Veteran volunteer Mike Wells said he and his wife Maureen keep coming back year after year because it’s a good thing to do and they like the camaraderie.

“It’s one of the most wonderful services that I’ve ever come across in the various parts of the world that I have lived in,” said Wells, whose past home addresses include Zimbabwe, Malawi, Zambia and South Africa.

“They get a lot of people and I think they’ve all got the same outlook and feelings as both me and my wife,” he said. “It’s good fun, we enjoy it and every pair of hands helps.”

Columbia International College students Christeen Ngo, 16, and Mary Pham, 15, said they learned about the drive through their school and particularly enjoyed sorting the donated foods, many new to them.

“I love it,” said Ngo, who was expecting a far more modest operation. “I thought it would be a small room with just some people, maybe students.”

Flamborough-Glanbrook MP David Sweet, a 15-year volunteer who lugged bins of donations to tables for sorting, said the drive has continually engaged the community, drawing people of all ages and walks of life.

“The community involvement is as valuable as the food. Obviously we’re doing it to make sure the less fortunate people are fed,” he said.

“This gets some of the people who would never go to some of the big-award events that the city holds or those kinds of things. But they come out here because they want to help.”

This story has been updated from a previous version to reflect the final food count tally that came in late Monday.

 

Ancaster food drive ‘what good communities do’

26th Ancaster food drive surpasses 100,000 pounds for second year

Community Mar 05, 2018 by Richard Leitner Ancaster News

It ended up topping last year’s record haul, but to Jim LoPresti the 26th annual Ancaster Community Food Drive had already achieved its goal before the final tally came in.

“This is what good communities do and Ancaster is a great community,” the drive’s co-chair said amid the buzz of volunteers unloading, sorting, packing and weighing donations at the Ancaster Fairgrounds on Saturday.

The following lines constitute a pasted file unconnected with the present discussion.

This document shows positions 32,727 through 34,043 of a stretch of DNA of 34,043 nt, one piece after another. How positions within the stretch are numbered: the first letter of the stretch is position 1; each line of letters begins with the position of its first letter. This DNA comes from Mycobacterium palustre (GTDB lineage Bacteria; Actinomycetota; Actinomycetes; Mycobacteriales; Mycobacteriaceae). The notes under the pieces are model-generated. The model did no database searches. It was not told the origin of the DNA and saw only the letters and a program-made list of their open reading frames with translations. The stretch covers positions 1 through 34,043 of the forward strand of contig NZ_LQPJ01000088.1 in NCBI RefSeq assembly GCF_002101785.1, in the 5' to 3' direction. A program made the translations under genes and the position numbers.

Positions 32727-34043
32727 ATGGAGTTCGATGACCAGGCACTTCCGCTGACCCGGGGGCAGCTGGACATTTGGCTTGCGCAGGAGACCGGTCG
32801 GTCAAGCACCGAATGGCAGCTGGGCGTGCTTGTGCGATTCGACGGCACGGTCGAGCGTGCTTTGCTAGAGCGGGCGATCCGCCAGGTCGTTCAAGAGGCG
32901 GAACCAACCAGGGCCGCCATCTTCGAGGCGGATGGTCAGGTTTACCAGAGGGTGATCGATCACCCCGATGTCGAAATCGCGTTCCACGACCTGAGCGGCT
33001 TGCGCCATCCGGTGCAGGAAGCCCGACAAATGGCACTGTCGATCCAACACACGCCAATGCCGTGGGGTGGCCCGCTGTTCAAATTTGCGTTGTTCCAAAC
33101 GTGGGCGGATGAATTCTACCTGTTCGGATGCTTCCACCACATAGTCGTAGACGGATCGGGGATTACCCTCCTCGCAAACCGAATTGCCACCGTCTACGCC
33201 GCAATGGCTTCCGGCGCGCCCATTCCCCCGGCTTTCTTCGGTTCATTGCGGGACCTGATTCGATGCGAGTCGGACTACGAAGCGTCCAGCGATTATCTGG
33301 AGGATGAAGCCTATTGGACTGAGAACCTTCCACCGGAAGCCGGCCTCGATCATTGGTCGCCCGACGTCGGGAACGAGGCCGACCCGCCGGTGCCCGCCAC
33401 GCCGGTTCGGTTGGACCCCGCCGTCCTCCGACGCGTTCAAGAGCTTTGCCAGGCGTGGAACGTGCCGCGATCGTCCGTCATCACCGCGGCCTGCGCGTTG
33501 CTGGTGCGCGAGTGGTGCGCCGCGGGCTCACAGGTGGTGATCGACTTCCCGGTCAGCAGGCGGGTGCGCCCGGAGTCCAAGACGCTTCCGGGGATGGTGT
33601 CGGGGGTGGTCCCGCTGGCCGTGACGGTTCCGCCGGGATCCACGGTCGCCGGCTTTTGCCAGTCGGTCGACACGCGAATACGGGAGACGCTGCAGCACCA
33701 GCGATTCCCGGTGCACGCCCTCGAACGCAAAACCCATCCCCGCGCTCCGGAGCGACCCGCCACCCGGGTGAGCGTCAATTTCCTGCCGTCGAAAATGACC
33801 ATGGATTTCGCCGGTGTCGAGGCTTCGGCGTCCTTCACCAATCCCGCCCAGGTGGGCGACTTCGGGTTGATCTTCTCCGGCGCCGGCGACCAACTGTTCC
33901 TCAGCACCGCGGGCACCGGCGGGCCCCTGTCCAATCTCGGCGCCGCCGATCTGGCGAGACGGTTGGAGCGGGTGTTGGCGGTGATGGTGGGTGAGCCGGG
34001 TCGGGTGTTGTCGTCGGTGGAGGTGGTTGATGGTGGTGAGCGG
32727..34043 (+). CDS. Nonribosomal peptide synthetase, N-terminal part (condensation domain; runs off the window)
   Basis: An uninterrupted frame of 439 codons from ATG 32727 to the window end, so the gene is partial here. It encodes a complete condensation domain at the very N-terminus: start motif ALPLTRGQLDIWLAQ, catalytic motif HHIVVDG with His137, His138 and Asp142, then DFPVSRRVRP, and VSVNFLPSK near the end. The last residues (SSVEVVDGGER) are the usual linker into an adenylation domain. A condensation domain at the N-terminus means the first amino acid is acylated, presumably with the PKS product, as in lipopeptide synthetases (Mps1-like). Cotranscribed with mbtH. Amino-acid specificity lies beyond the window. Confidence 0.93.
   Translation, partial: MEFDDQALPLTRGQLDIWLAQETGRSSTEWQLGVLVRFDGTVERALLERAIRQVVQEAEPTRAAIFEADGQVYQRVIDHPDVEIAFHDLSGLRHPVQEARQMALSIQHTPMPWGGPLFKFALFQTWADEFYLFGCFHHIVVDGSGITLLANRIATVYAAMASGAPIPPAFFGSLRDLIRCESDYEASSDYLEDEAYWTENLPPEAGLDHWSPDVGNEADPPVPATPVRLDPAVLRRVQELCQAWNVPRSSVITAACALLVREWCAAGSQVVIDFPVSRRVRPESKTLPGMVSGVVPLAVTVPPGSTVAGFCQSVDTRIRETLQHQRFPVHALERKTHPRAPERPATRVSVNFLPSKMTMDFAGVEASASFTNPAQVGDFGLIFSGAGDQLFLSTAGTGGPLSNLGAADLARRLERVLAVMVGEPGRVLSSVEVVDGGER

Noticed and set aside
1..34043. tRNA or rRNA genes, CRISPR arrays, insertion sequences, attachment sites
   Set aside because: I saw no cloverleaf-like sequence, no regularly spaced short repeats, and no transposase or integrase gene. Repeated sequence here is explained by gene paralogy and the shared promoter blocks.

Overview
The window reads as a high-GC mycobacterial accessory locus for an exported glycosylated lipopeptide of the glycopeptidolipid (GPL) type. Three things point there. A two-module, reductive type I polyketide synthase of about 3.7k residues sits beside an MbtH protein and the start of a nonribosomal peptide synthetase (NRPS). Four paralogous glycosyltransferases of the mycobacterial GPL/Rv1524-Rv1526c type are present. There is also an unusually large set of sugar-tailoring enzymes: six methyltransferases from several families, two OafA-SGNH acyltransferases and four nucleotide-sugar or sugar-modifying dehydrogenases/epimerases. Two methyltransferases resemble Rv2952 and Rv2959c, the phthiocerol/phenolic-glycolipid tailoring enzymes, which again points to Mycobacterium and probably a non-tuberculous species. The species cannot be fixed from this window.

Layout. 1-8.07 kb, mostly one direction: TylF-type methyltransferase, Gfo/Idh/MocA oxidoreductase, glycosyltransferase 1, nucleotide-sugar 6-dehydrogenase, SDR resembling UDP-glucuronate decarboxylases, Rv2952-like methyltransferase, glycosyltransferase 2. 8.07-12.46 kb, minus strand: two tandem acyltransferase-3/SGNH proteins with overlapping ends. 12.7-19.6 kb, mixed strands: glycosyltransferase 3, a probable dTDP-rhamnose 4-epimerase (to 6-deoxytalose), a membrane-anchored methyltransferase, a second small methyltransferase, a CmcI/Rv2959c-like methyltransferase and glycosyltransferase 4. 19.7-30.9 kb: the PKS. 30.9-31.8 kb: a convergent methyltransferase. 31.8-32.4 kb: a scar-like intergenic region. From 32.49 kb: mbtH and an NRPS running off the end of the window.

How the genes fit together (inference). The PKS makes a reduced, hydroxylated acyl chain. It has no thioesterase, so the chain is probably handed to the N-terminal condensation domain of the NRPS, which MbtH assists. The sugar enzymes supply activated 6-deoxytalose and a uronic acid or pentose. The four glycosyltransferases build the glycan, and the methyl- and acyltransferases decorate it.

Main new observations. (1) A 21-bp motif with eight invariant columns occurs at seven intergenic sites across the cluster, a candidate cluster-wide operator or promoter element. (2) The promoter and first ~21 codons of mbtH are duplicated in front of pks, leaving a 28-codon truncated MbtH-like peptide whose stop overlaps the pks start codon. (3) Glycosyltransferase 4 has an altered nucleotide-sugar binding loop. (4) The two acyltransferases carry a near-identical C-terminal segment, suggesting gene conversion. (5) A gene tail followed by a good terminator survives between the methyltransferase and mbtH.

“You can’t help but be impressed. Most of us never will really know hunger, but it’s the ability to know that what we take for granted, we have to understand then there are many in our community who don’t have a breakfast, who don’t have a nice dinner.”

The drive switched locations from the St. John’s Parish Hall last year and LoPresti said some tweaks, including adding two more weigh stations, helped this year’s effort run more smoothly.

It’s one of the most wonderful services that I’ve ever come across in the various parts of the world that I have lived in. — Mike Wells

The final count of 104,000 pounds came in late Monday, bettering last year’s 101,500, which had obliterated the previous record of 83,500 in 2016. The drive has now taken in 1,647,500 pounds of food over 26 years.

It benefits eight food banks across the city and is timed to fill the post-Christmas donation lull, when shelves grow bare.

“That’s why we originally picked mid-winter to do this,” said LoPresti, a founding member. “This is the time the agencies really need our help and this will get them through for a little while, hopefully into the spring and the warmer weather.”

Veteran volunteer Mike Wells said he and his wife Maureen keep coming back year after year because it’s a good thing to do and they like the camaraderie.

“It’s one of the most wonderful services that I’ve ever come across in the various parts of the world that I have lived in,” said Wells, whose past home addresses include Zimbabwe, Malawi, Zambia and South Africa.

“They get a lot of people and I think they’ve all got the same outlook and feelings as both me and my wife,” he said. “It’s good fun, we enjoy it and every pair of hands helps.”

Columbia International College students Christeen Ngo, 16, and Mary Pham, 15, said they learned about the drive through their school and particularly enjoyed sorting the donated foods, many new to them.

“I love it,” said Ngo, who was expecting a far more modest operation. “I thought it would be a small room with just some people, maybe students.”

Flamborough-Glanbrook MP David Sweet, a 15-year volunteer who lugged bins of donations to tables for sorting, said the drive has continually engaged the community, drawing people of all ages and walks of life.

“The community involvement is as valuable as the food. Obviously we’re doing it to make sure the less fortunate people are fed,” he said.

“This gets some of the people who would never go to some of the big-award events that the city holds or those kinds of things. But they come out here because they want to help.”

This story has been updated from a previous version to reflect the final food count tally that came in late Monday.